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/ Source: TODAY
By Chris Serico

Cincinnati Bengals defensive tackle Devon Still must have felt like he won the Super Bowl on Wednesday, when he announced on Instagram that his 4-year-old daughter, Leah, is in remission.

The NFL player posted a photo of Leah smiling while offering a playful punch toward the camera lens, along with a lengthy and emotional caption.

"It was not easy," reads part of that caption, "but every day and [with] every treatment Leah fought like hell and kicked cancers butt!"

Leah had been diagnosed with Stage 4 neuroblastoma on June 2, which her father described as "the most devastating day of my life." But 296 days later, his family celebrated her oncologist's prognosis that her cancer is, according to Still, "officially in REMISSION!"

He added, "Funny thing is there is really no way of describing it because I never knew this feeling existed. When I look at my daughter all I can do is smile and hug her."

Still offered a long list of thank yous directed toward family, friends and fans who sent gifts and offered prayers, doctors and other medical professionals, the Bengals, donors to cancer charities and other supporters to raise awareness for the cause.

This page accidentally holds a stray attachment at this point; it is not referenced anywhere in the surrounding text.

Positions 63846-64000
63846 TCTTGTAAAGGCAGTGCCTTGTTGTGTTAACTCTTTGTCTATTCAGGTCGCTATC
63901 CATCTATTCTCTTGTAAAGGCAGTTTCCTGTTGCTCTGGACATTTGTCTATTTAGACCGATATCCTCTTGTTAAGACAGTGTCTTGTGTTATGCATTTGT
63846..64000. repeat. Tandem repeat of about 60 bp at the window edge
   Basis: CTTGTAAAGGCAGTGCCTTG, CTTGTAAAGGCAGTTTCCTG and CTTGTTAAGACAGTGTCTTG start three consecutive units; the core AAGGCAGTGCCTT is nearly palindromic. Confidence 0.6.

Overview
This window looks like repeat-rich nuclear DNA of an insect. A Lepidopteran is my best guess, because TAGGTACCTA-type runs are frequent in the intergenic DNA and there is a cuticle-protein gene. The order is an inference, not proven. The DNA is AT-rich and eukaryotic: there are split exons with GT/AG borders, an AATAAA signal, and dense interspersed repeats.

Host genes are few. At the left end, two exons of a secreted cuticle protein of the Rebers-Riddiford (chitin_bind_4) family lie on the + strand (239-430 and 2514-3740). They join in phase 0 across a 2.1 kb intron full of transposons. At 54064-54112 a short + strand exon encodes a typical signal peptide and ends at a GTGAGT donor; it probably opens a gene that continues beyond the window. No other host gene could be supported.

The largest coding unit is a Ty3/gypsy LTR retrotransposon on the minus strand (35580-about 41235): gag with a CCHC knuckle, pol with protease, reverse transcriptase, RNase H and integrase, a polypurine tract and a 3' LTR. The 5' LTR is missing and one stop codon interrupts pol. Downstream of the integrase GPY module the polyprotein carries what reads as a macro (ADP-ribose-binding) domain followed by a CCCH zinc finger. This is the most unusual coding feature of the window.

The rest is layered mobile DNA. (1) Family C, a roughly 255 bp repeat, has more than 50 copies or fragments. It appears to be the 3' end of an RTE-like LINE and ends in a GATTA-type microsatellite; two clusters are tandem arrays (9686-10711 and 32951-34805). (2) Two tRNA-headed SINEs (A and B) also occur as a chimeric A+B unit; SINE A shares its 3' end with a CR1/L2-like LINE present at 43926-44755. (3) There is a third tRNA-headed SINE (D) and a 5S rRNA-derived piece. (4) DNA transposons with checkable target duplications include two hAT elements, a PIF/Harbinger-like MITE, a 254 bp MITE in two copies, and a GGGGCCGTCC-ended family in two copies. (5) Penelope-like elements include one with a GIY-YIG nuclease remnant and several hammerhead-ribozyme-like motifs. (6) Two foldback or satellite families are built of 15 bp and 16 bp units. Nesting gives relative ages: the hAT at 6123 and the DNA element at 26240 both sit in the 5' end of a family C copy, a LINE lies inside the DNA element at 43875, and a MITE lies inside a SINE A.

Leah's cancer battle has been well documented, with many notable benchmarks that include a spike in sales of Still's Bengals jersey, a massive show of support from the team and its cheerleaders, an "I am Leah Strong" children's book that Still and his daughter wrote and Leah's inspirational runway walk at New York Fashion Week.

Despite the good news, Still remained somewhat cautious Wednesday about the days ahead.

"Leah is not done with treatments yet," he wrote. "She still needs more to make sure the cancer cells do not return and to build back up her immune system and other damage from the chemo but I know my little warrior will get through it!"

He closed with a variety of hashtags, which included #LeahStrong, #BeatCancer and #ThrowingTheBiggestKidPartyEver.

Earlier in the post, Still wrote that he was "proud and blessed to call Leah" his daughter.

"She has made an impact on me and on the world, at the age of four, that I can only wish to make in a lifetime," he added.

Follow TODAY.com writer Chris Serico on Twitter.

This article was originally published Mar. 25, 2015 at 5:40 p.m. ET.